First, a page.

A Tribute to my favorite leading men and musicians (Nimoy & Shatner are in here too) With my original lyrics to “America, The Beautiful”

A backhanded tribute to Betty Draper on ‘Mad Men’  (At the end you see the truly most beautiful woman on MM!) Note: for some reason this one does not play in all countries-maybe the one bikini shot?

A little movie of our pet hamster, Gus! (Awww!)

A quick review of “StarTreKomics”, although I have to update the final credits to include this blog!

And finally, a shaky video of Peter Noone with The Herman’s Hermits, shot at The New York State Fair last summer (2010)

Oh yeah, and here I am on my 50th birthday earlier this year, showing off the first fondant decorated cake I’ve ever made!(blush)

I’ll be making more videos as time allows.  Enjoy! -Therese

“Local mom reveals $5 trick to erase wrinkles…” Just Become An Orion???

Now, I refuse to read any of these ridiculous side ads that seem to have found an amazing amount of  ‘Moms’ in my ‘local’ area who all have found ‘miraculous $5 tricks’ to erase the lines of time.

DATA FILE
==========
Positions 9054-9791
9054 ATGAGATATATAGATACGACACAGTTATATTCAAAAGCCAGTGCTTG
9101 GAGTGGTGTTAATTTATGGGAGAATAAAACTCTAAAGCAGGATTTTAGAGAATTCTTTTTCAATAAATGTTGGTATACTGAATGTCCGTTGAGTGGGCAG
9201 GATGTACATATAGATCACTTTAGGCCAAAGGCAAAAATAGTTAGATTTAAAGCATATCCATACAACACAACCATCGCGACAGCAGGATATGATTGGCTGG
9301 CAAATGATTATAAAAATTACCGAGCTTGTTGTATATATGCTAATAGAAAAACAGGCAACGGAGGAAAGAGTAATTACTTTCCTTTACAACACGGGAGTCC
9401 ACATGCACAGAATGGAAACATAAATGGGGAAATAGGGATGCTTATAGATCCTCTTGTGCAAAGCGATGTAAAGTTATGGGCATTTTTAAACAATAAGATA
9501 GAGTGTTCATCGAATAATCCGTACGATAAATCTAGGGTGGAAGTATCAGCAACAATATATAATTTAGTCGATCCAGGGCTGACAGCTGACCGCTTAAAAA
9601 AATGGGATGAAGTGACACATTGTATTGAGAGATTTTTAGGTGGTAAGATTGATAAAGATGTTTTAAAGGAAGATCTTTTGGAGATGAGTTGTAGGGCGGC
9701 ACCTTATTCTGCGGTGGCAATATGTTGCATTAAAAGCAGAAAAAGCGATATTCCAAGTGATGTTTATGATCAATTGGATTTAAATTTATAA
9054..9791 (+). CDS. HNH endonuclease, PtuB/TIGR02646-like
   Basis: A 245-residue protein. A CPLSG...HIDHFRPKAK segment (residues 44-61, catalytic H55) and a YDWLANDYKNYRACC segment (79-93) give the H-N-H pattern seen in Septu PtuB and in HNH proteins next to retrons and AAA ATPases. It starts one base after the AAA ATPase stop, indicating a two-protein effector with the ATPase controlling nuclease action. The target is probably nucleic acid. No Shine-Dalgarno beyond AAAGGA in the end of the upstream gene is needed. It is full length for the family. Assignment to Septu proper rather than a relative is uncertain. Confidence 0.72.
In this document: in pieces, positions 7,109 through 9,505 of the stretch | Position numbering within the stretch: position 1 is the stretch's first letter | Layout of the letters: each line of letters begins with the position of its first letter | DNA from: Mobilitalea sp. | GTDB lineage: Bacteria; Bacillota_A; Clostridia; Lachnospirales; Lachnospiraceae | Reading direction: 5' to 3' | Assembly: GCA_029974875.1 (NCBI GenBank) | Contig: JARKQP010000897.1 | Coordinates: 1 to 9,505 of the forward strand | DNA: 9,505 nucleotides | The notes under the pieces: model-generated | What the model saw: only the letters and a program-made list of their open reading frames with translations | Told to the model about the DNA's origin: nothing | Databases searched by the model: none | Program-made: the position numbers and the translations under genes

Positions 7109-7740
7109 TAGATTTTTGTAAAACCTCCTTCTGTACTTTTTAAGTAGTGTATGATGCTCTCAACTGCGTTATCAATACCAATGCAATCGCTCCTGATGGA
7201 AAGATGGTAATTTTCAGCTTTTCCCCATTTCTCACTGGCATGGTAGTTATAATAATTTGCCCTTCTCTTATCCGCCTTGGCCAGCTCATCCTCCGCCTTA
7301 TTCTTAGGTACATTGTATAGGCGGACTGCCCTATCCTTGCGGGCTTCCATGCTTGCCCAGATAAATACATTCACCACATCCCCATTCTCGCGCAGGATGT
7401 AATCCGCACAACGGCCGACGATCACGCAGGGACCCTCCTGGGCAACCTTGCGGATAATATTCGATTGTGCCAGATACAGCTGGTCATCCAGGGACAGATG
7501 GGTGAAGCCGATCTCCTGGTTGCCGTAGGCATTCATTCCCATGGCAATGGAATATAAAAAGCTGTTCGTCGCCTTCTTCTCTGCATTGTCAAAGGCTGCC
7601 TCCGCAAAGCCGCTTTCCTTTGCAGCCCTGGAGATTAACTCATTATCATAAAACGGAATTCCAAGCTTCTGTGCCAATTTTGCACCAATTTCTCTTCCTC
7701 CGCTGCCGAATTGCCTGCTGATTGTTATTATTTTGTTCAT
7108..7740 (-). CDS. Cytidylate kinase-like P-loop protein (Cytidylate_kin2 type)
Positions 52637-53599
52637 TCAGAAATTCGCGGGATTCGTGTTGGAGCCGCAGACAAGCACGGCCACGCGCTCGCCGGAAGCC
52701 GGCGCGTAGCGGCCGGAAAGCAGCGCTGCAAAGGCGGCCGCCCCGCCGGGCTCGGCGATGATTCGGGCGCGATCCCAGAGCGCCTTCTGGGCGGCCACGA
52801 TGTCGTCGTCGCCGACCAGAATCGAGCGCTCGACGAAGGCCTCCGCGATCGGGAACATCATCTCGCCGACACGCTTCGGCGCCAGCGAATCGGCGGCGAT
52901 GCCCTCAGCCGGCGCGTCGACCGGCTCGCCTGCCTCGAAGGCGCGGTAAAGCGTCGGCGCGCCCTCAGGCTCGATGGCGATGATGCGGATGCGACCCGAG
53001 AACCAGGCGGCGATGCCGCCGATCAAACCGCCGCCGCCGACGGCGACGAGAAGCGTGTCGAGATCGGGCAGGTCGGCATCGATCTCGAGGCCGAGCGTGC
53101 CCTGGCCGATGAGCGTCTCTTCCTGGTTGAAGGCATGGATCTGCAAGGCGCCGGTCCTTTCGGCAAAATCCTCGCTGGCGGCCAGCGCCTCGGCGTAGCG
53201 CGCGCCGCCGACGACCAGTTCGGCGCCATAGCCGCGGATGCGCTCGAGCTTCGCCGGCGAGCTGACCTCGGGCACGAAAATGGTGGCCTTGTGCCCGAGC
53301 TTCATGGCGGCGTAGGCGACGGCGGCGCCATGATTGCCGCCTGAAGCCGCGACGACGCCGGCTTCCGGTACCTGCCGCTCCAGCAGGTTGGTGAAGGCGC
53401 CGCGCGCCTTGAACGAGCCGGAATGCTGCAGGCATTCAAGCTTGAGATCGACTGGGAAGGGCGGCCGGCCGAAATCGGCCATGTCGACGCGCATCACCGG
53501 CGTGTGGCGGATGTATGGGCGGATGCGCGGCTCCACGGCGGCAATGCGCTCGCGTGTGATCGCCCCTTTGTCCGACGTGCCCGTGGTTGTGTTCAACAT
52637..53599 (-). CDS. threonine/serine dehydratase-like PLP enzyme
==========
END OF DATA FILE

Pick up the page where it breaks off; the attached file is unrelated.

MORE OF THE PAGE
But I admit, a long time ago, I did once open an ad for the ‘strange simple secret’ to lose belly fat.  It led to page upon page upon page promising that you’d read this secret soon, and that it was ‘so simple’ that you wouldn’t believe it!  Well, I was a good 40+ pages in and it still kept promising the ‘secret’ would really work, but I closed the ad because I just didn’t care, and by the time I had the ‘answer’ I probably could have walked around the block 3 or 4 times!

But back to this ‘local Mom’.   You know, these ads  always feature the face of a woman who has never had wrinkles, or worse, the picture  where a bar sweeps back and  forth over a gruesomely photo-shopped wrinkly face, transforming it into an immaculately smooth face. (shudder!) Yet today, the latest picture I’ve seen for these annoying ads caught my eye.  Here it is, slightly enlarged:

 

 

Oka-a-a-y.  So I guess this means to lose my  wrinkles I only have to become a green Orion Slave Girl?  Hmm.   Maybe it works? Look, here’s Susan Oliver getting the same treatment in 1964! 😉

Well, I never found out what the $5 trick was, and although I’m sure that green makeup hides the wrinkles,  I’ll leave the application to the descendants of Fred Phillips!

Tattoo-Seen

I got a tattoo last week. It’s across my upper back, between the blades.